In last Monday’s Raiders win over the Saints, a pair of Vegas players had a scary run-in with an unexpected and immovable object: an ESPN TV cart on the sidelines. Cornerback Damon Arnette found a length of material around his neck, while safety Johnathan Abram hit the camera cart hard, staying down for a while.
Abram was “fine” only by NFL standards, we learn today. He chipped his collarbone, suffered a grade 2 acromioclavicular (shoulder) joint sprain, and had, in NFL.com’s slightly blasé wording, “some internal bleeding.” Only a little! Abram returned to the game, fully practiced, and will start at New England today.
Just because the collision with the cart was not worse doesn’t mean it couldn’t have been disastrous, or that it won’t be if it happens again. It felt very weird for the cart to be that close to the field, and indeed it was—though not for the reason many suspected, that it was a logistics hiccup in the very first game at a new stadium. Instead, it was the result of this uniquely weird season.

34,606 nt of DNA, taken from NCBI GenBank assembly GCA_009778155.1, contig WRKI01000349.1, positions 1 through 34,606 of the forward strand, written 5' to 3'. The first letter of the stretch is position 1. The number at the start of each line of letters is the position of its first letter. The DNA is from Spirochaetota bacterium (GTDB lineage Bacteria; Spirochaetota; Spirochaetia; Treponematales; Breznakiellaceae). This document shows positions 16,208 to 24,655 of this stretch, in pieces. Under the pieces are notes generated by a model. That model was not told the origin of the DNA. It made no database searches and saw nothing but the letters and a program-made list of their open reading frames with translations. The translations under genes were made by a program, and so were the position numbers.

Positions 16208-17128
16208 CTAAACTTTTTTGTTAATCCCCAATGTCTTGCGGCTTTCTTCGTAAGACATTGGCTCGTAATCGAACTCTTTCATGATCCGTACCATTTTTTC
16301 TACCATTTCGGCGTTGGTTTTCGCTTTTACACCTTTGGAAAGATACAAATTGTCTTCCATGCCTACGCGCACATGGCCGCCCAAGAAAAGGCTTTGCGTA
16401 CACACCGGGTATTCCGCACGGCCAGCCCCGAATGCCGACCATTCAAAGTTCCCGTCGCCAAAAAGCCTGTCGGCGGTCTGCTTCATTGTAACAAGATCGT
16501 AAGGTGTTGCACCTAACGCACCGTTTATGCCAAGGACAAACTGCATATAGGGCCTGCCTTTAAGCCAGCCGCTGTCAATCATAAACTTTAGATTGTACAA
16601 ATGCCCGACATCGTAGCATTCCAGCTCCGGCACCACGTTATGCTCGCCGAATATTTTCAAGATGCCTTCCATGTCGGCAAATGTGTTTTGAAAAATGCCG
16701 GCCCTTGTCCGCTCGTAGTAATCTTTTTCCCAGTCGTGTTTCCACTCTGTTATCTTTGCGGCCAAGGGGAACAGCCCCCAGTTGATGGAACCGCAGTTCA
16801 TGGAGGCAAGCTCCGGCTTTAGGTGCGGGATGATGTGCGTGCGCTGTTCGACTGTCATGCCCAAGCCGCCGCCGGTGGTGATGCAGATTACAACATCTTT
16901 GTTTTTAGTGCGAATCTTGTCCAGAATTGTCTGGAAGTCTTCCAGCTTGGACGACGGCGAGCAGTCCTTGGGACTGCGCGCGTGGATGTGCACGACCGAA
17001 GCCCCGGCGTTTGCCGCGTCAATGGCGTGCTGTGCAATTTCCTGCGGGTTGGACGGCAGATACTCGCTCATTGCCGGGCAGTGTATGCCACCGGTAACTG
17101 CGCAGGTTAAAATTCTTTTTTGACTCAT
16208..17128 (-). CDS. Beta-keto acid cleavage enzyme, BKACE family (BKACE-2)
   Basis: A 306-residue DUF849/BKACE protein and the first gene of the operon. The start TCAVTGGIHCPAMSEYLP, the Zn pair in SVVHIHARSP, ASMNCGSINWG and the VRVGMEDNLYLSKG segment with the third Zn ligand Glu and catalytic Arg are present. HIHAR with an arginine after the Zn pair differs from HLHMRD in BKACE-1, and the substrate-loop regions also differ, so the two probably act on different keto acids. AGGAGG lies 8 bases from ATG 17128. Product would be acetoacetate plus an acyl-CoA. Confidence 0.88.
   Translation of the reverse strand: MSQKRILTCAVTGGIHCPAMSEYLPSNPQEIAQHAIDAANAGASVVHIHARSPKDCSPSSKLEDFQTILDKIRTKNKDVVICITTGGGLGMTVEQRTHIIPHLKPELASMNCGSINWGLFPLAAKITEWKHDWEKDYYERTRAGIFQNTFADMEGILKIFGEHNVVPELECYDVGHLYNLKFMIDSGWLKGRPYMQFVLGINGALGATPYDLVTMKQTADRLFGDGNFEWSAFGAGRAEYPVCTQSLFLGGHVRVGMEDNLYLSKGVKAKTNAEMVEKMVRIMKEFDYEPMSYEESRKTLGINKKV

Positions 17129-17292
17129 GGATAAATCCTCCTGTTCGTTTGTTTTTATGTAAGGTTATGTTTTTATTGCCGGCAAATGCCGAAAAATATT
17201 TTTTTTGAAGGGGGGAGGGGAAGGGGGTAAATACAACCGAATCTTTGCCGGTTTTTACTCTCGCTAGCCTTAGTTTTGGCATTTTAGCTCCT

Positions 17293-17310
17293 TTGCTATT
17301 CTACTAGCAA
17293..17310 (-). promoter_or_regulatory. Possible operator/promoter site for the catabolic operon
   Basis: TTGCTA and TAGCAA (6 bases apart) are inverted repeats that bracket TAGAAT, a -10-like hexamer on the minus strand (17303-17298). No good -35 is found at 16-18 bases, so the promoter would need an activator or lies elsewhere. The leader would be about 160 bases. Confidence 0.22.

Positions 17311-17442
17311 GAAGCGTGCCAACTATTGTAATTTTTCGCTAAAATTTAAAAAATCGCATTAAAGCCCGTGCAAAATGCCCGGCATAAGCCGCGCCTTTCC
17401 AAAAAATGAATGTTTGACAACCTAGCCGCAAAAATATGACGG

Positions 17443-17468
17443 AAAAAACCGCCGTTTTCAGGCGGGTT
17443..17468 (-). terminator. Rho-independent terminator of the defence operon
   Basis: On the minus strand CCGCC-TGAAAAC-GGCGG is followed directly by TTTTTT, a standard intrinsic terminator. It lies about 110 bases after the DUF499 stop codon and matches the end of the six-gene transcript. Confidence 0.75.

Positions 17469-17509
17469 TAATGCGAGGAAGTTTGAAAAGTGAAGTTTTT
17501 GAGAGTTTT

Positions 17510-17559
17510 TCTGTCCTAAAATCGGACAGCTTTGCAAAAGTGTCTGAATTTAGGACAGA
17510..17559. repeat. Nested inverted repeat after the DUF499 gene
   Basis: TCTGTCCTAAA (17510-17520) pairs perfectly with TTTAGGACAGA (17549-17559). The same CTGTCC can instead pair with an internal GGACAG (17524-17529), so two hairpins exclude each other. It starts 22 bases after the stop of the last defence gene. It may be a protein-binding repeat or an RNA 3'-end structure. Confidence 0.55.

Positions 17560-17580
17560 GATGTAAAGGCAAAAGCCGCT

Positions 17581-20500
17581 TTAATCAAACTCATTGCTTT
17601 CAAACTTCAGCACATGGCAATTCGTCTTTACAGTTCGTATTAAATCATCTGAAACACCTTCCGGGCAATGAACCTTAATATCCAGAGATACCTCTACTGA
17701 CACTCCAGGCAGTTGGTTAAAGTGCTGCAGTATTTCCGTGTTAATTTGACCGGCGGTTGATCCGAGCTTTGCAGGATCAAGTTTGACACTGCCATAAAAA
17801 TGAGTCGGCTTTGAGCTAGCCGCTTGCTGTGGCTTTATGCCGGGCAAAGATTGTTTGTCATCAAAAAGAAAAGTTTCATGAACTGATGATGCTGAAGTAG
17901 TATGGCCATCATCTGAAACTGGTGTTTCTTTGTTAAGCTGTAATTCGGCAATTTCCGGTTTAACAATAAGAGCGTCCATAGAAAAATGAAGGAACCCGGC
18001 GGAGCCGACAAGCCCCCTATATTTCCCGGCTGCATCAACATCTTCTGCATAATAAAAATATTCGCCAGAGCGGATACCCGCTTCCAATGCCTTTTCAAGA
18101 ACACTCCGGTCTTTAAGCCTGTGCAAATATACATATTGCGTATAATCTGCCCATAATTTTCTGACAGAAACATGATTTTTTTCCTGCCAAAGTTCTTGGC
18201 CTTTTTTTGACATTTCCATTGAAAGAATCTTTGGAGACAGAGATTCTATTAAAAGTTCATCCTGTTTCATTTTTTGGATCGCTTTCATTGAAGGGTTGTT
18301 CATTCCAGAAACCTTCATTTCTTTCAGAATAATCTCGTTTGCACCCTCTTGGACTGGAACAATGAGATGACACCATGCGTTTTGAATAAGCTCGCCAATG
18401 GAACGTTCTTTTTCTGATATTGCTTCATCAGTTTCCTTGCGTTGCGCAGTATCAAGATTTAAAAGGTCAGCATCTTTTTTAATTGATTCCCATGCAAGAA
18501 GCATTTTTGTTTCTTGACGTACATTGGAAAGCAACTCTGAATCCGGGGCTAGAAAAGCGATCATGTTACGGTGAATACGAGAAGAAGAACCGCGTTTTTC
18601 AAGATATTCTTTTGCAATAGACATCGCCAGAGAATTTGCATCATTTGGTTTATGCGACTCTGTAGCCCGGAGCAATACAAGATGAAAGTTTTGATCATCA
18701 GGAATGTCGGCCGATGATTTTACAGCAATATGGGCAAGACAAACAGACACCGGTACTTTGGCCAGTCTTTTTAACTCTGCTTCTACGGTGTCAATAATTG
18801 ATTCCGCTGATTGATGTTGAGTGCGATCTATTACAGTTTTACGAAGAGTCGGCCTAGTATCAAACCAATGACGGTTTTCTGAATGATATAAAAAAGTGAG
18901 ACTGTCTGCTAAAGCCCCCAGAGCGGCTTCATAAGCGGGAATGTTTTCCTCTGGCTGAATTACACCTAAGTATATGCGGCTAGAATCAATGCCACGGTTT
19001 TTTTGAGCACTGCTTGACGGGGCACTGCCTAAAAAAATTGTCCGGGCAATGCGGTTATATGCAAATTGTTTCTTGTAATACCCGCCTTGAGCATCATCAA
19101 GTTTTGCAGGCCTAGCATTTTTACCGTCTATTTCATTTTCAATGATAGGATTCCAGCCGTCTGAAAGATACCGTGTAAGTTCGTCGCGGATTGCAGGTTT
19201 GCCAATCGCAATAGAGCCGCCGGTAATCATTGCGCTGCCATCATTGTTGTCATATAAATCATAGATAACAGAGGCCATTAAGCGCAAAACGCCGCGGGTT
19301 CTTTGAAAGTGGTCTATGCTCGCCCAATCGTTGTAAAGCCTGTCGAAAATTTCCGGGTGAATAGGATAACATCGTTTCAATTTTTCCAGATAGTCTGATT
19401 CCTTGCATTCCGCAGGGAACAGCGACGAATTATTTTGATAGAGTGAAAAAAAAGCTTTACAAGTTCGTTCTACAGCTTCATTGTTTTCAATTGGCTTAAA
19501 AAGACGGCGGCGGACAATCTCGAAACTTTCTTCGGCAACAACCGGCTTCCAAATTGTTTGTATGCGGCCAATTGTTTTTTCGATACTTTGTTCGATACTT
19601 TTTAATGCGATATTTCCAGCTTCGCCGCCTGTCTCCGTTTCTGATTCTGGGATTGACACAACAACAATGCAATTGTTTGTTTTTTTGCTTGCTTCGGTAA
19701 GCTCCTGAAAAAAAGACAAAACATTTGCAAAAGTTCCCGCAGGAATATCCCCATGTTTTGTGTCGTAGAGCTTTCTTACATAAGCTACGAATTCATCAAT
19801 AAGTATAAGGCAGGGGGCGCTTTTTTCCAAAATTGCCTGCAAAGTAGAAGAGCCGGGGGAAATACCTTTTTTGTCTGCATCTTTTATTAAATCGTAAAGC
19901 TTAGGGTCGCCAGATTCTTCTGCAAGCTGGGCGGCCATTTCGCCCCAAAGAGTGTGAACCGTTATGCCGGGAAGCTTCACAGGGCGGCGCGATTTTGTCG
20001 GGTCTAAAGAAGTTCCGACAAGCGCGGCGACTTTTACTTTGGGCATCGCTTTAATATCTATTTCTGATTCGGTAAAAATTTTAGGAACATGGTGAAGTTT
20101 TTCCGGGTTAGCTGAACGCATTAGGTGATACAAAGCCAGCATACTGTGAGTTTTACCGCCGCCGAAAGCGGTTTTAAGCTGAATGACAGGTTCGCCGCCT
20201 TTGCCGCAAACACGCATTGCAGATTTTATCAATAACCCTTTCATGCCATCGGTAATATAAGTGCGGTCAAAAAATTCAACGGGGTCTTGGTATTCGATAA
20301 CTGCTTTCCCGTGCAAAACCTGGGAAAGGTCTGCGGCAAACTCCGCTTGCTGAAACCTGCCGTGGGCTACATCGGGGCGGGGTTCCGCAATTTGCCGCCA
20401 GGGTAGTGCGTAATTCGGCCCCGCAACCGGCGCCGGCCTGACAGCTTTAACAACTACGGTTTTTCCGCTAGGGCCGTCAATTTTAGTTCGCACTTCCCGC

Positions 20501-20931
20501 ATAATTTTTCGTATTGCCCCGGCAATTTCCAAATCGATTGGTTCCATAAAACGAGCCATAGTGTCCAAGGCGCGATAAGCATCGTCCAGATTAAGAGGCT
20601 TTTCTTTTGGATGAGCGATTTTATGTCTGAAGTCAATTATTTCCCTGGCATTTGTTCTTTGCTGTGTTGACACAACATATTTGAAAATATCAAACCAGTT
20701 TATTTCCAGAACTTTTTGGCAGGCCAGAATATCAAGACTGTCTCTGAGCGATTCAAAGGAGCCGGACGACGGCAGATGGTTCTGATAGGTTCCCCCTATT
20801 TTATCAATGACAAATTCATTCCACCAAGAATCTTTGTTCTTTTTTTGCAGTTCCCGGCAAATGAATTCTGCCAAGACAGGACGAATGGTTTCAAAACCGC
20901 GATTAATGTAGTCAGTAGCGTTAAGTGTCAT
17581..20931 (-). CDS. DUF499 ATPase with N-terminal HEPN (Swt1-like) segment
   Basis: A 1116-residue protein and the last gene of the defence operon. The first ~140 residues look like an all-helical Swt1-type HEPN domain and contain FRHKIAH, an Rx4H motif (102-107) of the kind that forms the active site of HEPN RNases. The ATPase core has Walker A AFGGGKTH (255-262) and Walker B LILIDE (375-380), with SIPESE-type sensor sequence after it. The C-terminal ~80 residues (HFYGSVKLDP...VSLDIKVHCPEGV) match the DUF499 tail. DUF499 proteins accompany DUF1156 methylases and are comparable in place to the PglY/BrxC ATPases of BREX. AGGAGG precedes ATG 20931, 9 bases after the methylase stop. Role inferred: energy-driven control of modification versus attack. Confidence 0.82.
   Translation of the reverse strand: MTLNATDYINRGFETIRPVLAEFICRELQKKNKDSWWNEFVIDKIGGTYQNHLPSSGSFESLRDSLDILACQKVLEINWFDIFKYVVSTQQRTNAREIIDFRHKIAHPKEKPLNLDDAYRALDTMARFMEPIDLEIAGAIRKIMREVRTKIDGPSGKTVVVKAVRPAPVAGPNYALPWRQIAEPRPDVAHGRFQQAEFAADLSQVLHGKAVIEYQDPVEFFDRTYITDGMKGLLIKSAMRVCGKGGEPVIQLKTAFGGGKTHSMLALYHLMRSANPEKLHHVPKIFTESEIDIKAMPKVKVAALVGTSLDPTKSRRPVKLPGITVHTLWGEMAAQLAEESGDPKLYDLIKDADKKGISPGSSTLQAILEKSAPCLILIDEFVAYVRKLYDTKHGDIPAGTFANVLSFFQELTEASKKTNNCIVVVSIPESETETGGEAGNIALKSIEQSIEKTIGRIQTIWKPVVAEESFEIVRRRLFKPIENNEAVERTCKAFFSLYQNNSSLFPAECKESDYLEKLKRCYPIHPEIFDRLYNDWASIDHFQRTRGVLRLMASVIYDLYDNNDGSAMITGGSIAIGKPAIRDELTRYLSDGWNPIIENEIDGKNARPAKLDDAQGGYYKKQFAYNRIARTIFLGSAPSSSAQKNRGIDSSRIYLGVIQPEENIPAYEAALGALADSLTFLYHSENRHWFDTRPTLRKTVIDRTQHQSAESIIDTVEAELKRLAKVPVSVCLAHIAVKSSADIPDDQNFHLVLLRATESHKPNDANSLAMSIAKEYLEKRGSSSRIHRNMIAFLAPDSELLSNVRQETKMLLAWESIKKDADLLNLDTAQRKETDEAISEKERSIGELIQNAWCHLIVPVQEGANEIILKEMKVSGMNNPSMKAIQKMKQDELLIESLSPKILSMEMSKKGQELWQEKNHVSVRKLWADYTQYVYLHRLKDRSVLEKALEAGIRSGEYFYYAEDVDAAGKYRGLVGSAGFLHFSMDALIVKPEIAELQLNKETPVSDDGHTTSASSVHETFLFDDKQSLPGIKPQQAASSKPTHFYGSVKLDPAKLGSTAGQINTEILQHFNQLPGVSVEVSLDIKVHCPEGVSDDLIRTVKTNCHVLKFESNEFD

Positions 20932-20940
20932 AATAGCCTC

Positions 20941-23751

Because of the COVID pandemic, there are fewer people on the sidelines than there would be in normal years, and those people would have been between Abram and the cart. In a regular season, Abram would have collided with a cheerleader, or photographer, or one of the many folks milling about on the sidelines that now aren’t allowed there as the NFL makes some attempt at social distancing. That wouldn’t necessarily have been pleasant for anyone, but cheerleaders don’t generally chip off pieces of players’ skeletons. NFL notes that camera carts have been just as close to the field in a number of other games this year, so there’s nothing unique about Las Vegas’s setup.
Which makes it a little more complicated to fix, as any fix has to be league-wide. The NFL.com story says the league has been talking with its broadcast partners about the locations of camera carts, so maybe we’ll see them a little farther back from the field, or maybe we’ll see padding put on the carts. But we’d better see something.